Turkey's white goods sector, in particular, has thrived since it got its start in the mid-1950s. Turkish companies such as Teba and Vestel manufacture machines for international brands like Singer and Electrolux. Another firm, Arcelik, which makes goods like refrigerators, washing machines and dishwashers under its own nameplate, leads both domestic and export categories for those products. By focusing so heavily on exports, Turkey's white goods sector has managed to overcome the plateau in consumption and the limits in demand inherent in the consumer goods market. The country's location offers its manufacturers easy access to export markets in the Middle East, where the middle class has been growing steadily, and in Europe, where Turkish goods often have a competitive price edge on their more expensive European counterparts. Turkey's export market also has helped the country weather political shocks and ensuing periods of depressed domestic consumption. After the failed coup in 2016, for example, Turkey leaned on its exports to offset tumbling internal consumption spurred by an unsteady lira, rising inflation and sluggish foreign direct investment.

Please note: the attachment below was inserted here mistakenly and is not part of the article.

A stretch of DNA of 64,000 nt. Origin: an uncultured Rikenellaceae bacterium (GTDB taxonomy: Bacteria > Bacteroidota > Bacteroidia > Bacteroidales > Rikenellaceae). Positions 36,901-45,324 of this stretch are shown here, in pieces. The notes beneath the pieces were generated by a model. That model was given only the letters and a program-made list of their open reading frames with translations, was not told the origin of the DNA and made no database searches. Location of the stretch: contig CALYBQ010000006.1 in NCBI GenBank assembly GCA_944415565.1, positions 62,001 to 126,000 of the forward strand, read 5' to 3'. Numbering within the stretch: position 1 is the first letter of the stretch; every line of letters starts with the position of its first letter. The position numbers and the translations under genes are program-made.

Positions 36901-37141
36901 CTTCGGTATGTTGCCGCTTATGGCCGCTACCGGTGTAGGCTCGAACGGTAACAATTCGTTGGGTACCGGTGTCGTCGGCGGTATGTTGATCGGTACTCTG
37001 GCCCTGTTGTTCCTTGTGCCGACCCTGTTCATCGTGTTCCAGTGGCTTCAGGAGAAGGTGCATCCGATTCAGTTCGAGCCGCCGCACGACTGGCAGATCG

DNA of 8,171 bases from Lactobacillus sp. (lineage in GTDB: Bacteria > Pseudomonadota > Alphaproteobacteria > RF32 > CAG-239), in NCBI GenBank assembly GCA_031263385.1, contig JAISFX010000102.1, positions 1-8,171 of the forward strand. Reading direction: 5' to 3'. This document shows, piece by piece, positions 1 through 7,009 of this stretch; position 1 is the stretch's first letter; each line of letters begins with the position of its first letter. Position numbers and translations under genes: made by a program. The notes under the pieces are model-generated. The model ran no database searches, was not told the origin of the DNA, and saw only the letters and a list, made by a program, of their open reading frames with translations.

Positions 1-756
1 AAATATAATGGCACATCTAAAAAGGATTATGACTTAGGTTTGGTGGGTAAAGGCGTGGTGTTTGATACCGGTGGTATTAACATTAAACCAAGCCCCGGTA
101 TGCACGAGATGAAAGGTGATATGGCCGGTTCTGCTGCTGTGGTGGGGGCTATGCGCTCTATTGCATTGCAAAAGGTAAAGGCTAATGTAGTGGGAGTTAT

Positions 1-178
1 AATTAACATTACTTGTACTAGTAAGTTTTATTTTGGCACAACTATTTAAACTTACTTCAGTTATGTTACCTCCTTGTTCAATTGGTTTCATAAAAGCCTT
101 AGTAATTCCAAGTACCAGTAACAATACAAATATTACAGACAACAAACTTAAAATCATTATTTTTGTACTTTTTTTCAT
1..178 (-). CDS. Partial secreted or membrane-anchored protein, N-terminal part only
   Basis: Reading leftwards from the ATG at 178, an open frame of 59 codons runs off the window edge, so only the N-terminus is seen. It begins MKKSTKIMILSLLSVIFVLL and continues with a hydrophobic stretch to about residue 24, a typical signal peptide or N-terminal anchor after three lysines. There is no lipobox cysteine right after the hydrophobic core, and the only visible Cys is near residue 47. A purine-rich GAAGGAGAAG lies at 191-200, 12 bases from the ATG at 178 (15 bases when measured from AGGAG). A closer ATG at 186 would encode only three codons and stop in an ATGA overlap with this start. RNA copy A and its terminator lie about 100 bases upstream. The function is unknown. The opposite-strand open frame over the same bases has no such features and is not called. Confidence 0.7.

Given the importance of exports to its economy, Turkey is always on the lookout for opportunities to expand its international trade ties. The European Union is currently Turkey's largest export market. Ankara signed a formative agreement with the European Economic Community in 1963, and in 1995, it entered a customs union with the bloc as part of accession talks. The deals form the backbone of Turkey's international trade, but because the country still has yet to gain EU membership, the arrangements don't always work to its advantage. The customs union, for instance, provides Turkey access to the EU market but not necessarily to the markets of entities with which the European Union has signed free trade deals. Those entities, on the other hand, receive access to Turkey's market by virtue of their agreements with the bloc. Furthermore, the 1963 Ankara Agreement requires Turkey and the European Union to keep a common external tariff on industrial goods for countries with which the bloc has established trade deals. On the plus side, however, the customs union affords EU market access to countries that have free trade agreements with Turkey, making it an attractive trade partner.